3. Second generation agents (atypicals) cause weight gain and metabolic changes most significantly
    2. Patients stop their medications frequently
      1. Patients who stopped meds within 18 months: 74%
      2. Relapse is very high risk after stopping medications (within 1-2 years)
      3. Lieberman (2005) New Engl J Med 353:1209-23 [PubMed]
    3. Delay in treatment significantly worsens prognosis
      1. Best outcomes are with early diagnosis
      2. Wyatt (1997) Psychol Med 27:261-8 [PubMed]
    4. Monotherapy with a single Antipsychotic may be preferred
      1. However more than 50% of Schizophrenia patients may be on more than one Antipsychotic
      2. Consider adjunctive use of Antidepressants or mood stabilizers where appropriate
      3. Consider switching to a different Antipsychotic after an adequate duration and dose
      4. Consider Clozapine in treatment resistant Schizophrenia (review Clozapine adverse effects)
      5. Consider long-acting injectables when Medication Compliance is low
      6. If a second Antipsychotic is required, consider an agent that balances the adverse effects of the first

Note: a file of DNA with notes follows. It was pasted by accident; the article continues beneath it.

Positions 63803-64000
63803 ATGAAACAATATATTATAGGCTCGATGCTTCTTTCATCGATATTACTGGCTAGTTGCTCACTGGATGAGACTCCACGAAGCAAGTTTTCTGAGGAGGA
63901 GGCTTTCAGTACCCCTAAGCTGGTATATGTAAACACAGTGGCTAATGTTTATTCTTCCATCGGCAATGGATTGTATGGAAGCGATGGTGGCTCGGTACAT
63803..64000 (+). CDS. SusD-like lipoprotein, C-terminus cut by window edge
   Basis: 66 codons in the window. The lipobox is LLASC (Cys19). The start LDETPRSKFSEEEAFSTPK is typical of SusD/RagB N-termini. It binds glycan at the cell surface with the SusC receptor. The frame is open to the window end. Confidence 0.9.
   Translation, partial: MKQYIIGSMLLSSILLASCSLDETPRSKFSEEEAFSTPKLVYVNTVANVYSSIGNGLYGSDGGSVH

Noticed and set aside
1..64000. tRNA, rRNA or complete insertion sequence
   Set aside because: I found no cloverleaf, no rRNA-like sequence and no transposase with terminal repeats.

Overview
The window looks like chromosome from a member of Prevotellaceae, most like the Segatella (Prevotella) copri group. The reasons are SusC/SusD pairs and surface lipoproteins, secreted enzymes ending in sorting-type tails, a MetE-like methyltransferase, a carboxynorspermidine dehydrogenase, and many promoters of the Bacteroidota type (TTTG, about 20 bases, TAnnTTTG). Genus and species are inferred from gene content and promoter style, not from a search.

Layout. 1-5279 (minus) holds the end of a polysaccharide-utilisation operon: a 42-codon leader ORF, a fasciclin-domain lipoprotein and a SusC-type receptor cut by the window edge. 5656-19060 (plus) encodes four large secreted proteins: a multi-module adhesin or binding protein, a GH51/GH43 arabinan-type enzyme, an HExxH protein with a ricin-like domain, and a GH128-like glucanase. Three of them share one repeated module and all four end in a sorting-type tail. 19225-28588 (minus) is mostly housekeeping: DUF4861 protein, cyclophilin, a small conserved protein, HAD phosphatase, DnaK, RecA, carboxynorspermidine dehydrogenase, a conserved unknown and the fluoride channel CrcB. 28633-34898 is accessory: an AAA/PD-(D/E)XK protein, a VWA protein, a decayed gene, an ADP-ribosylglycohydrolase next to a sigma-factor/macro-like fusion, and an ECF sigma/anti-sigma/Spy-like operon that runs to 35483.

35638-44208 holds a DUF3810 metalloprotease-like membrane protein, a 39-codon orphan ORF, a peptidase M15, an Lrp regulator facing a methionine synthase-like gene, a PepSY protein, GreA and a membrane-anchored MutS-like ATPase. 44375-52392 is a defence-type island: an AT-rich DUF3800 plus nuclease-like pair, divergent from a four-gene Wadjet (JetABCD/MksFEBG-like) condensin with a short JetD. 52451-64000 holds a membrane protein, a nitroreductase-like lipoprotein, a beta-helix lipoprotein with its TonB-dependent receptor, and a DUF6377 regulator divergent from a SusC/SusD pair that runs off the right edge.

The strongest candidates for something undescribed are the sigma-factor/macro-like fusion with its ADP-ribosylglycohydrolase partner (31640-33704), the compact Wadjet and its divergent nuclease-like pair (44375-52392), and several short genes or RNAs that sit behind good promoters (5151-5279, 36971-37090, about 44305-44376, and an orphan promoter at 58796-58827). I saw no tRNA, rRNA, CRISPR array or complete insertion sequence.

7. Barbui (2009) Schizophr Bull 35(2):458-68 [PubMed]
  15. Prognosis
    1. High risk of Suicide
      1. Lifetime risk: 5-10% (13 fold higher than the general population)
      2. Increased risk with Auditory Hallucinations, Delusions, Substance Abuse or prior Suicide attempt
    2. Higher rate of overall mortality
      1. Death rates are 2-4 fold higher than the general population
      2. Increased risks of cardiovascular disease, respiratory disease, stroke, cancer and Venous Thromboembolism
      3. Encourage Tobacco Cessation
  16. References
    1. (2000) DSM IV, American Psychiatric Association, p. 297-343
    2. (2013) DSM V, American Psychiatric Association, p. 99
    3. Crawford (2022) Am Fam Physician 106(4): 388-96 [PubMed]
    4. Freedman (2003) N Engl J Med 349:1738-49 [PubMed]
    5. Holder (2014) Am Fam Physician 90(11): 775-82 [PubMed]
    6. Lewis (2000) Neuron 28:325-34 [PubMed]
    7. Schultz (2007) Am Fam Physician 75:1821-9 [PubMed]